The Dallas Mavericks also won the fourth game of the semifinals of the conference and equalized their streak against the Phoenix Suns. Again, it’s remarkable that Mavs Defense Phoenix is struggling – and that Luka Doncic certainly has help. Insight into the game.
1. Maverick’s defense is genuine
After the second win in a row, one can probably no longer talk about a slip: Dallas found a way to thwart the Suns’ rhythm. After hitting at least 50 percent off the field in nine playoff games in a row, they failed for the second time (46 percent) and had their second-lowest score this post-season (after Game 3).
Phoenix had their share of it, but the Mavs again defended it strongly as a team. There was a lot of pressure on the ball-leading player, especially Reggie Bullock again played a big role in that the Suns were often slow to get to their offensive (or cross the center line).
Especially in the minutes with Maxi Kleber as the only big one, Mavs also consistently implemented that Phoenix’s stars (in the long run there was only one: Devin Booker) were blinking and mostly felt compelled to get the ball out of their hands. .
As a result, it was up to weaker offensive players to make decisions. Jae Crowder used some of the space, but Dallas could live with his 15 points, and for the most part, the Mavs managed to rotate quickly anyway, thus offering as little attacking space as possible. The whole team was involved, and Luka Doncic also played a mostly good match in that regard.
Of course, Booker still got 35 points, but he had to work hard for most of them – and Mavs could probably live with the throw distribution. Phoenix was massively deficient on the three-point line and rarely flowed through the match. The Suns almost slip across the field on their best days, but the Mavs have largely pulled the series in quicksand at home.
The Suns have now lost 17 revenue twice in a row. Throughout the regular season, there have only been four games where they had more – revenue is actually not their thing at all. In this match, the actually so clever best team of the season shot itself in the foot again and again.
2. Luka Doncic learned from Chris Paul
We mentioned Doncic’s good defense: His biggest contribution was probably the offensive mistakes he made. The same was true of Jalen Brunson. Mavs sold every contact, fell over, and convicted Booker of three offensive errors and two of an increasingly desperate Chris Paul.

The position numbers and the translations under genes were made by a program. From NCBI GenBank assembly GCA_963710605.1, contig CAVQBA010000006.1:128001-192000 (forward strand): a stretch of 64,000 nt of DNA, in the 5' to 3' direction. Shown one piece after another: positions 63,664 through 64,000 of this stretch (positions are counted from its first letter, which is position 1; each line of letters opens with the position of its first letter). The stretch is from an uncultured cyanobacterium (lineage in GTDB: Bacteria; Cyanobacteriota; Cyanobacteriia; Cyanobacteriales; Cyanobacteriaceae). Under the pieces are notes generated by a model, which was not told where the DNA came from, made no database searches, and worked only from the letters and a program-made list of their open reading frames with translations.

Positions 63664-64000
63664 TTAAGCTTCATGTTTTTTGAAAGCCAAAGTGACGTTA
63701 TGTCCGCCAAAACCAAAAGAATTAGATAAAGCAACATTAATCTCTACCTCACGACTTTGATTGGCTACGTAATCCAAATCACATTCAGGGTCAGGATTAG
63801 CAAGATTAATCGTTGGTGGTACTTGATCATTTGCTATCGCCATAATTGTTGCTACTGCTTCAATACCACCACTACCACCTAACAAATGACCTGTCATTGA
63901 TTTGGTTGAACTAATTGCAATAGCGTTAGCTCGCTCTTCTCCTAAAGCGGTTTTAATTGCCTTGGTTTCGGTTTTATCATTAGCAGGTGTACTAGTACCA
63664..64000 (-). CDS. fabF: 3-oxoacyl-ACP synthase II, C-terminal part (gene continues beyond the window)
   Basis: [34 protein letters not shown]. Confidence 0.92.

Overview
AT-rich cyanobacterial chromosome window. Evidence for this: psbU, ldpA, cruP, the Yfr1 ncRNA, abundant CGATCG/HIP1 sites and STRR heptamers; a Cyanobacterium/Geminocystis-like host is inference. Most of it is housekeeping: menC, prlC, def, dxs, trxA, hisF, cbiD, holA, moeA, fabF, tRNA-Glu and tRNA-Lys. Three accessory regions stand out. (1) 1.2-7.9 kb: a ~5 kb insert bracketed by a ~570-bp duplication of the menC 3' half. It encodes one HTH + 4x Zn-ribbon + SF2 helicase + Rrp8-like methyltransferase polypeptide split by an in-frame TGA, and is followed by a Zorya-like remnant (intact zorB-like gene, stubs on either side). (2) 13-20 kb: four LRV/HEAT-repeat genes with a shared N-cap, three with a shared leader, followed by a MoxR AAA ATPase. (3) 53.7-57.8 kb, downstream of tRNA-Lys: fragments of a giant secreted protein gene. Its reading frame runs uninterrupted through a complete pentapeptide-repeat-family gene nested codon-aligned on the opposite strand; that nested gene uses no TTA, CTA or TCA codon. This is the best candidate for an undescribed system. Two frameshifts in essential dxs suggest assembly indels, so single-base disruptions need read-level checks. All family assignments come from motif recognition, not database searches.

It may sound critical, in fact the flop (on both sides) was exhausting to watch – but it worked and was (unfortunately) justified in this regard. And it was ironic that the “victim” was Paul of all people, who has probably manipulated more calls in his career than any other current NBA player.
“We’re being taught that by one of the best point guards ever on the opposite side. It’s pretty cool,” Mavs coach Jason Kidd said after the game of making mistakes at key times, knowing the referees’ performance. would continue after this game will again be a big topic.
During match 3, Doncic himself indicated several times with a gesture to the audience that the referees had been bought – in this game he used them to his advantage. As just before the end of the second quarterfought for a rebound when he made contact with Paul and fell like … Paul.
“I learned that flop from you,” Doncic said immediately afterwards at the free throw line to CP3. In this game, the Slovenian maestro let his own medicine taste. Paul admitted some unfortunate calls, but he also took unnecessary risks and did not know how to adapt his game to the discerning line of the referees.
3. The Suns do not play Suns-y
Back to Sun’s attack. In fact, this team is famous for methodically looking for holes and finding them. The Suns reveal weaknesses, they exploit disagreements, they play intentionally and as a team. They did none of that in Game 4, at least not consistently.
In addition to losing the ball, they often lacked the concrete plan and the movement that makes them so strong. The permanent mismatch named Deandre Ayton hardly played a role again – in fact not to apologize, especially given the limited availability of Paul.
Dallas let Dwight Powell play for 10 minutes in this game, otherwise the Mavs only appeared with Kleber as the Big Man, who helped a lot on the wing. These were small lineups – the ones that Ayton can actually punish, as was shown in last year’s series against the Clippers.
Ayton, however, was rarely presented, almost no games were run to somehow make his physical dominance an advantage. Even after switching to smaller opponents, he did not get the ball or acted too hesitantly when he had it. Instead, he was almost a supporter, snatching 6 offensive rebounds, but did not give the Mavs the slightest reason to walk away from their small lineups.
Ayton is actually the kind of big man who can do just that – he does not just have to be a remnant, he has post moves, a very good hook shot, he can earn points. In fact, this game would have been a pretty good time to show it.